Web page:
The Ingots were remelted in a gas-fired furnace without any cover of flux. At 2100° F., the crucible containing the molten metal was skimmed clean and deoxidized with phosphor copper shots. At this point, the entiremetal was poured into green sand molds to produce hundreds of castings witha wide variety of thicknesses of the type usually used in plumbing fittings.
Using the procedure of Example 1, a lead-free brass alloy similar to CDA C83600 was prepared from a mixture of a lead-free scrap containing tin andzinc as the principal alloying elements and 90/10 copper-nickel scrap. Thisscrap mixture after becoming molten was degassed and deoxidized and finallyrefined with mischmetal. It was then skimmed clean and poured into cast iron ingot molds with the following composition: 3.51% tin, 0.14% lead, 2.92% bismuth, 5.16% zinc, 0.41% nickel, 0.2% mischmetal and the balance copper. To minimize cost, tin was deliberately figured approximately half a percent lower than sand cast alloy CDA C83600. A rectangular section of an ingot was sliced and tested mechanically as cast with the following results:
______________________________________Tensile Strength 34,190 psiYield Strength 17,168 psi% Elongation 21.6______________________________________
A small section of the ingot was polished, etched with ammonium persulfate,and photomicrographed at 200 magnification to provide FIG. 2.
This alloy was sand cast in the same manner as Example 1 in order to produce a great variety of plumbing brass fittings. The test results were comparable to Example 1. In addition, a small section was prepared from a large casting etched with ammonium persulfate and the microstructure was studied at 75X magnifications to provide (FIG. 3).
This Example demonstrates the effect of the addition of mischmetal on the grain structure of bismuth alloys. Copper alloy CDA C83400, which is essentially an alloy of 90% copper and 10% zinc with trace amounts of tin and lead was remelted. When the metal was molten, a portion was poured into cast iron molds. This sample was eventually polished and etched with ammonium persulfate and a photomicrograph was made at 75X magnification toprovide FIG. 4. Another portion of the alloy was modified by the addition of 2% bismuth and poured into cast iron molds, etched and photomicrographed at 75X to provide FIG. 5. A third portion of the alloy was modified with 2% bismuth and 1.0% mischmetal and poured, etched and photomicrographed in the same manner to provide FIG. 6. A comparison of FIGS. 4, 5 and 6 clearly reveals the dramatic change in the size of the grains after the introduction of mischmetal into the bismuth-containing alloy.
Using the procedure of Example 1, a copper based lead free scrap containingtin and zinc as principal alloying elements was melted with copper-nickel scrap in a gas fired furnace. Eventually this mixture was alloyed with bismuth and mischmetal was introduced. The molten mixture was skimmed clean and poured into cast iron ingot molds at 2100° F. with the following composition: 3.53 tin, 0.13% lead, 0.60% bismuth, 7.45% zinc, 0.41% nickel, 0.2% mischmetal and the balance copper.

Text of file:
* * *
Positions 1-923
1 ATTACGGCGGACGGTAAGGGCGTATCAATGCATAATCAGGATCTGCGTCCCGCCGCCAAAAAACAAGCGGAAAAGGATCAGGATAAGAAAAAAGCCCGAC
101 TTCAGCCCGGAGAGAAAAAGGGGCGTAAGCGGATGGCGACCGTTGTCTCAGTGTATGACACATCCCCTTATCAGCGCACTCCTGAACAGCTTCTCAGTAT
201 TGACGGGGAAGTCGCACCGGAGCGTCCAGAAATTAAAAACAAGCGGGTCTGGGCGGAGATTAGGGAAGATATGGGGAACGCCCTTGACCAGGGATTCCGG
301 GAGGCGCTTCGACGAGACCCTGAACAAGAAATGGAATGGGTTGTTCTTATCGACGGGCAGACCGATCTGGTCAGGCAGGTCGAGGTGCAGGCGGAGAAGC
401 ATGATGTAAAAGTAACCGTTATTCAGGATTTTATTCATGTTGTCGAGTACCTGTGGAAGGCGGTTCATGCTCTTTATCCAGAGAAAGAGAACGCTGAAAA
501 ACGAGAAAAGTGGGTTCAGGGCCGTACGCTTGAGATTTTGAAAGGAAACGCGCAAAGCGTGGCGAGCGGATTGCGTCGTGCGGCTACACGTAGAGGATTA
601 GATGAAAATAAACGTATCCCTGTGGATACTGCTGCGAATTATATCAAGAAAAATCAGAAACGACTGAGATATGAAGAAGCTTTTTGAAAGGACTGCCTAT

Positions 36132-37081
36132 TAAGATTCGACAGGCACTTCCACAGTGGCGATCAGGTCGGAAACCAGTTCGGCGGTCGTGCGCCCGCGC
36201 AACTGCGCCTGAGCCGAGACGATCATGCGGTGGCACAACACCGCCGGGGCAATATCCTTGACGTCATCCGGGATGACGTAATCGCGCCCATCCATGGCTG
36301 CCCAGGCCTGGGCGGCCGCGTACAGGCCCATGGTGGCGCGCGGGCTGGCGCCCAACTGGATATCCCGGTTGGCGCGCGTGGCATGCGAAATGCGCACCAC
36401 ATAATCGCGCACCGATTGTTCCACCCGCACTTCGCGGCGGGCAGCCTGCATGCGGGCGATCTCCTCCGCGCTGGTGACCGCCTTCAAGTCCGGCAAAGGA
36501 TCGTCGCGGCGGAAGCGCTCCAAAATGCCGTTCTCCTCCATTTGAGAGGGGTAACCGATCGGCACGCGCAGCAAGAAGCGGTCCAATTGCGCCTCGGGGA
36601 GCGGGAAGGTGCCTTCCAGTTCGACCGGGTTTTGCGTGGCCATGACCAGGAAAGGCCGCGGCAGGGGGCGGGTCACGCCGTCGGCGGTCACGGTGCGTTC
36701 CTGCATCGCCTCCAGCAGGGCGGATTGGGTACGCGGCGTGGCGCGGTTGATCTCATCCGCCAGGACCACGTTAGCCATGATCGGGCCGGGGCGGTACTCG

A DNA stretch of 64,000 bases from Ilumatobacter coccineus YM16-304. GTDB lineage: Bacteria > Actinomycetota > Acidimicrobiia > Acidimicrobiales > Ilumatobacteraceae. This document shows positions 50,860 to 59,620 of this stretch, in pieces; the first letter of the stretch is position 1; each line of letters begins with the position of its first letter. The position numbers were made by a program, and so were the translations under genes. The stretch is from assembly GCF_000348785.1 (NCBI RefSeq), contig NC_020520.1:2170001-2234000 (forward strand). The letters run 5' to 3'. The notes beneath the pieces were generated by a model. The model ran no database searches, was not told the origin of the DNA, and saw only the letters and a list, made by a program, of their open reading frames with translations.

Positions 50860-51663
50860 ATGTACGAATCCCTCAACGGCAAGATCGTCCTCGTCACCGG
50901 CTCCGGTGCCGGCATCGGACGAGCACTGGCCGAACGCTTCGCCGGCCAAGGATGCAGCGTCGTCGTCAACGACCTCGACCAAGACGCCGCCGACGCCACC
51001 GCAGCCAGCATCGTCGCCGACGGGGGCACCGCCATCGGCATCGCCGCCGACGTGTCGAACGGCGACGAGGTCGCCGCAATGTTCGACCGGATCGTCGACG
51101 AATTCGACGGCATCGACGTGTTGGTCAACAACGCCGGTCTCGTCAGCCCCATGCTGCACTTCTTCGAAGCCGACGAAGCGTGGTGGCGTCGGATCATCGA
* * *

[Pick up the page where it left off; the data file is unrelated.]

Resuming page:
The ingots prepared from the above alloy were remelted in a gas fired furnace without any cover of flux. At 2200° F., the molten metal was skimmed clean and deoxidized with 15% phosphor copper shot. A number of castings used used in plumbing industry were made by pouring the metal into green sand molds. In addition, four test bars were poured into green sand molds in accordance with ASTM specification B 208. The results below show that the test bars provide tensile strength, yield strength, and elongation analogous to CDA 83600 Alloy and CDA 84400 Alloy.
______________________________________ Tensile Yield Strength Strength % Elongation______________________________________Test Bar 1 33,813 psi 14,947 psi 28.2Test Bar 2 33,325 psi 14,887 psi 28.8Test Bar 3 33,280 psi 15,067 psi 31.5Test Bar 4 31,692 psi 14,947 psi 24.2______________________________________
Having described the invention in detail and by reference to preferred embodiments thereof, it will be apparent that modifications and variationsare possible without departing from the scope of the invention defined in the appended claims.
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|U.S. Classification||420/473, 420/472, 420/471, 148/433, 148/412, 420/476|
|International Classification||C22C9/00, C22C9/04|
|Cooperative Classification||C22C9/00, C22C9/04|
|European Classification||C22C9/00, C22C9/04|
|Aug 30, 1993||AS||Assignment|
Owner name: FEDERAL METAL COMPANY, THE, OHIO
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Effective date: 19930629
|Sep 27, 1994||CC||Certificate of correction|
|Sep 26, 1997||FPAY||Fee payment|
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|Jan 10, 2002||FPAY||Fee payment|
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|Feb 13, 2002||REMI||Maintenance fee reminder mailed|
|Jan 6, 2006||FPAY||Fee payment|
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|Jul 14, 2010||AS||Assignment|
Owner name: PNC BANK, NATIONAL ASSOCIATION, OHIO